Happiness in different cultures

By on September 27, 2017

If you want to be happy, be.

Me and happiness

I do not remember how it actually came out into my mind, but the subject of happiness is extremely different for each country, for each culture. And I can say that this is a sure thing taking into consideration the fact that I traveled a lot, meeting a lot of new people from all over the world. Each culture has its own beliefs regarding happiness and this influence the overall acceptance of it in our lives. In order to have a proper overview, here are some differences and similarities that I have discovered during my travels and during my readings.

Photo by Jared Sluyter on Unsplash

About happiness

For psychologists, a happy person is characterized as someone who “has pleasant feelings most of the time, and feels satisfied with his/her life overall”. Most of us are happy when we have some private intimacy with us and our own passions or we travel or we just read something with pleasure, drink our favorite coffee, help someone, take an important exam or just launch your first blog. But what cultures say, in general?

Photo by Devaiah Mallangada Kalaiah on Unsplash

People from all over the world consider happiness as one of their most important personal goals. Moreover, a lot of national campaigns and movements have been launched for building happier societies. One interesting fact is that cross – cultural variations are happening also because of the culture’s degree of collectivism.  So, in collectivistic cultures where relationship harmony predicts subjective well-being, happiness is pursued in more socially engaging ways, compared to individualistic cultures, where the focus on the self is stronger and an important predictor of life satisfaction.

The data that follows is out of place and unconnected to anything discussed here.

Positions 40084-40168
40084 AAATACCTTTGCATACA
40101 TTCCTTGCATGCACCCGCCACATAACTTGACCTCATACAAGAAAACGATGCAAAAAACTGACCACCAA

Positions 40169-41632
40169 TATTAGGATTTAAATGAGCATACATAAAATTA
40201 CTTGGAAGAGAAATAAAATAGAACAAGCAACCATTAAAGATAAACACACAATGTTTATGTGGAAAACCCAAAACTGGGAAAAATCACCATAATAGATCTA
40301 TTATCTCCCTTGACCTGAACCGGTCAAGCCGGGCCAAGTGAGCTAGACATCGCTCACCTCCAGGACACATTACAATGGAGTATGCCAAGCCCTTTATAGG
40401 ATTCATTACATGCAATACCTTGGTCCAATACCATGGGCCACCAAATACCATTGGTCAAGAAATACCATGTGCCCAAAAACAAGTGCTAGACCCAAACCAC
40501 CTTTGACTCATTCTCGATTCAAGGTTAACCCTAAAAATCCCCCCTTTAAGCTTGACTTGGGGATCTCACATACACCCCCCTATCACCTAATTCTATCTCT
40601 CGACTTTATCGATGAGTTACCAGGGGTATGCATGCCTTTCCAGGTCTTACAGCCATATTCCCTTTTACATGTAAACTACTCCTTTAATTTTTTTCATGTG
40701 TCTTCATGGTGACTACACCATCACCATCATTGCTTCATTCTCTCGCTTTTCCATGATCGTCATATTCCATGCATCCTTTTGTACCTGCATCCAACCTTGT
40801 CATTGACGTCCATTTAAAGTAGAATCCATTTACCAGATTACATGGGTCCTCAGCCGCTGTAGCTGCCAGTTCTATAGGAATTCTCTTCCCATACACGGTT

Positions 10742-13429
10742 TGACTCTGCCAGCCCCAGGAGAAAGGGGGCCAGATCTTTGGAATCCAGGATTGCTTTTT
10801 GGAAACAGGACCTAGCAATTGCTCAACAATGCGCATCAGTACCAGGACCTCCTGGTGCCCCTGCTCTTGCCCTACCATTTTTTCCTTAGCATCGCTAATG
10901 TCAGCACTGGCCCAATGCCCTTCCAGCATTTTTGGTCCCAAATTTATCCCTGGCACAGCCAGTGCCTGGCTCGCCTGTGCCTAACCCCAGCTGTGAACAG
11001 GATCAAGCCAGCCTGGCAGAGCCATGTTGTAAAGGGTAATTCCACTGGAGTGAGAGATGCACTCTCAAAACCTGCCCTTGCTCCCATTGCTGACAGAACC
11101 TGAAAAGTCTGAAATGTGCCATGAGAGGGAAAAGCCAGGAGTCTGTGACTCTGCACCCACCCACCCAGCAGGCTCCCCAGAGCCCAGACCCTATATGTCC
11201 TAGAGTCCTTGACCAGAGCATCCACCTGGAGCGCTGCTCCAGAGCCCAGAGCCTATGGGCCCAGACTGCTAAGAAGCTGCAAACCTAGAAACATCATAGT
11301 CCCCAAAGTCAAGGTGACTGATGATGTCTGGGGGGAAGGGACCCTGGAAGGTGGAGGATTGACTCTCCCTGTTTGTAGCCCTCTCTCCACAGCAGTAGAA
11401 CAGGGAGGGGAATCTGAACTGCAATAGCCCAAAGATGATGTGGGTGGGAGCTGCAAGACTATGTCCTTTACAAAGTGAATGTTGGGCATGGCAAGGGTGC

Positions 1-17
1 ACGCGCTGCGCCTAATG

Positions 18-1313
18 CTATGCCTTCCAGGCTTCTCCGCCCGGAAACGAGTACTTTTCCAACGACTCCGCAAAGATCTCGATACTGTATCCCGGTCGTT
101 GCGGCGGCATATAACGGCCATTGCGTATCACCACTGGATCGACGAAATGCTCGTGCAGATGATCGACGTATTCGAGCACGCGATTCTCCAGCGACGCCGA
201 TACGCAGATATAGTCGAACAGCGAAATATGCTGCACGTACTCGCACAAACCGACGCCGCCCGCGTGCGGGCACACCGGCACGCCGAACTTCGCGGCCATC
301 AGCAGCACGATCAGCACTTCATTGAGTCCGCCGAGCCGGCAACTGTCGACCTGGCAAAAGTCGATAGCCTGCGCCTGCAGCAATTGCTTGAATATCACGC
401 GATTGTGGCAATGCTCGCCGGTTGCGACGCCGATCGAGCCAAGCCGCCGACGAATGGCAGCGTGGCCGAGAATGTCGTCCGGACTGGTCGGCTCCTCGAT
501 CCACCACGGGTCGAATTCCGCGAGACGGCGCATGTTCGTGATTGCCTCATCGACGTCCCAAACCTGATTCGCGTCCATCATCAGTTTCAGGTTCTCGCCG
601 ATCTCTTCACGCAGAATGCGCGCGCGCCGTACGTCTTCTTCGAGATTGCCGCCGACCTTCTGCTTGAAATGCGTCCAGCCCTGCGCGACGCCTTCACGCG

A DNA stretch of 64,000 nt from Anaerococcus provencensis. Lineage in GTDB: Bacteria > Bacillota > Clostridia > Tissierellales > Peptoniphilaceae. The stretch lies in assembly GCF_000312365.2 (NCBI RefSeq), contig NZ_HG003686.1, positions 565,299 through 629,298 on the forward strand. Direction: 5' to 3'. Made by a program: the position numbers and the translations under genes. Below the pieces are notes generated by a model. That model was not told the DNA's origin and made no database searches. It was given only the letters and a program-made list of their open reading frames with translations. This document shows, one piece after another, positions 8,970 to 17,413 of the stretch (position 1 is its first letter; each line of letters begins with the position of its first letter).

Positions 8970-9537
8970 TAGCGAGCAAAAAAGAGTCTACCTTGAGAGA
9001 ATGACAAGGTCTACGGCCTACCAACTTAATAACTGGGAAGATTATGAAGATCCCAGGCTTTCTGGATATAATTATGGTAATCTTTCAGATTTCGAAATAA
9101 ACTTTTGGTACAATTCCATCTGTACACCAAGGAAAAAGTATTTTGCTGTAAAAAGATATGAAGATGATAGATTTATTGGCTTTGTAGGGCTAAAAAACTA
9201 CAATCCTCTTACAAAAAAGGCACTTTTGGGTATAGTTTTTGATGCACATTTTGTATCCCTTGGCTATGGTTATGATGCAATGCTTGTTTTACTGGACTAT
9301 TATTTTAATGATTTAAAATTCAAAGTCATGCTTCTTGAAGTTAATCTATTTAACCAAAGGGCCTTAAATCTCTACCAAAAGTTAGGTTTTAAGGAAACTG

About cultures

Starting with America – To most Americans, happiness is an unrestrained human right and is commonly associated with positive experiences as well as personal achievements, enthusiasm and excitement.

On the other hand, the Japanese referred more to social harmony, the transient nature of happiness. Hong Kong Chinese define happiness through more low positive states such as calm and relaxation.

Photo by Loren Joseph on Unsplash

For the Greeks, working and studying are parts of life that produce happiness. Moreover, they are grateful for working and consider it being a bless.

In Switzerland, people don’t want their happiness to turn into another person’s anger, this is why they keep it at a level that make them feel among the happiest people in the world.

In Philippines, family is an important aspect, people feeling happy especially when it’s a family reunion. Maybe also because of the climate and social and political context, people appreciate more what they have and always seem to find humor in life.

Photo by Ariel Lustre on Unsplash

On your simple search on the internet you can find websites that help you to define and find happiness, like http://www.actionforhappiness.org/ . Or read more about happiness in other cultures here.

Leave Comment